Unicode Frequently Asked Questions

Submitting Successful Character and Script Proposals

Q: How do I write a successful proposal for some overlooked characters or for an entire script?

Before investing time in writing a proposal, you should first verify that the character or script is eligible and hasn’t already been proposed or rejected.

Q: How do I verify that a character or script is eligible for encoding?

Often a proposed character can be expressed as a sequence of one or more existing Unicode characters. Encoding the proposed character would be a duplicate representation, and is thus not suitable for encoding. (In any event, the proposed character would disappear when normalized.) For example, a g-umlaut character is not suitable for encoding, because it can already be expressed with the sequence <g, combining diaeresis>. For further information on such sequences see Where is my Character and the FAQ page Characters, Combining Marks.

Q: How do I know if a character has already been proposed or rejected?

Before proceeding, determine that each proposed addition is a character according to the definition given in the Unicode Standard and that the proposed addition does not already exist in the Standard.  Consult the Proposed New Characters (Pipeline Table) page and the links on the About the Pipeline Table page to see if the character is already on track to be encoded, is under investigation, or has been rejected.

If the character or script is not listed, ask on the Unicode email list or contact the Unicode Consortium using the online contact form.

Q: What are the steps in proposing an eligible character for encoding?

The process for characters and scripts varies depending upon what is being proposed:

Proposal documents for review should be sent to docsubmit@unicode.org. If you have never submitted a proposal before, you may use our online contact form to inquire, and we will send you instructions to prepare or submit your proposal.

The page on Submitting New Characters or Scripts also has information about the formal process that may be required later in the consideration of a proposal.

Q: That page on Submitting New Characters or Scripts mentions a proposal summary form. What is that and do I need to fill it out now?

Successful UTC proposals eventually need to be considered by the ISO character encoding committee, SC2/WG2, which requires a proposal summary form. This form requests basic information about the submitter, the type of proposal and its justification in a standardized format.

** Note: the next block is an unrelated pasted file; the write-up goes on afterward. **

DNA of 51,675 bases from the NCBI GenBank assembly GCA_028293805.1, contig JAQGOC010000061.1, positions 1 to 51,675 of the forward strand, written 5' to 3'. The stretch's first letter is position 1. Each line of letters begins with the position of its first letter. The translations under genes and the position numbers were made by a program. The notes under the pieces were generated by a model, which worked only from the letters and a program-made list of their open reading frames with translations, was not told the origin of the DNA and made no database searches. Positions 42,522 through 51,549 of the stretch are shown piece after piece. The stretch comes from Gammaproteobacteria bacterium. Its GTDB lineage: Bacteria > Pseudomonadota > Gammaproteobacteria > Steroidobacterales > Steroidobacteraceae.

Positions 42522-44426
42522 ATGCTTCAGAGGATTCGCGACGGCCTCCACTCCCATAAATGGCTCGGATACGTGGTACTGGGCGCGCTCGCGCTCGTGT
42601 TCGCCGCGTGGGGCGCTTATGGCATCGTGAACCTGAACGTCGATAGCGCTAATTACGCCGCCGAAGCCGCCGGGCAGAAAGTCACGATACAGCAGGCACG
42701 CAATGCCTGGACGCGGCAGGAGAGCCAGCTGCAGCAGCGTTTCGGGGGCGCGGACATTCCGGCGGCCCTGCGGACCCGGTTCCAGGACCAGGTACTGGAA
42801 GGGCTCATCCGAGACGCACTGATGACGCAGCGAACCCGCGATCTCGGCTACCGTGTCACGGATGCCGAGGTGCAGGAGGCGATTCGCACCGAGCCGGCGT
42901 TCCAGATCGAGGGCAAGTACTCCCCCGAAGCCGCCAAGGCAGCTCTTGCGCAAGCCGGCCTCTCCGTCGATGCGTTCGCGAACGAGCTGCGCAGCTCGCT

However, the form is not actually required by the UTC to start considering a character encoding proposal, so you do not need to fill out that form at this point.

Q: What happens once I submit my proposal to the Unicode Technical Committee?

Your proposal will be assigned a document number. Your proposal will most likely referred to the appropriate group handling new proposal submissions (CJK & Unihan, Emoji Subcommittee, or Script Ad Hoc).  A member of the relevant group will contact you with feedback after the group has discussed it, and you may be asked to revise it. The group may recommend that it be scheduled for consideration for approval at an upcoming UTC meeting. These occur quarterly. A UTC member will contact you with feedback after the discussion if you are not there in person.

A proposal will go through a number of these review cycles before being accepted, while the authors make changes based on feedback received.

Q: What format should I use for my document?

A UTC document requires a simple header that gives a title, name of the submitter and the date in any style. Each page must have a footer or header that includes some identifying mark (such as author) and the page number.

Q: What do I need to include in my document?

A document requires supporting evidence, which is best incorporated into the document rather than as links. For new characters, provide images clearly showing the characters in use, with their glyph circled or clearly identified, along with a caption that describes the character and the source of the image. Most importantly your document needs to contain a clear proposal, with your specific suggestions such as, add this character with this glyph, this name and these properties to this block (you can leave code position open).

What character properties need to be included in my proposal?

  1. Properties typically supplied for all proposed characters include Script, Bidirectional_Class, combining class (ccc), case or decomposition mappings (if any) and the General_Category.

  2. If a proposed script has a clear analogue to an already encoded script, certain script-specific properties like Joining_Group or Indic_Syllabic_Category might be readily extended to the new script and your proposal should include suggested values.
  3. If your proposal contains new digits or other numeric characters, the numeric values for each need to be spelled out exactly.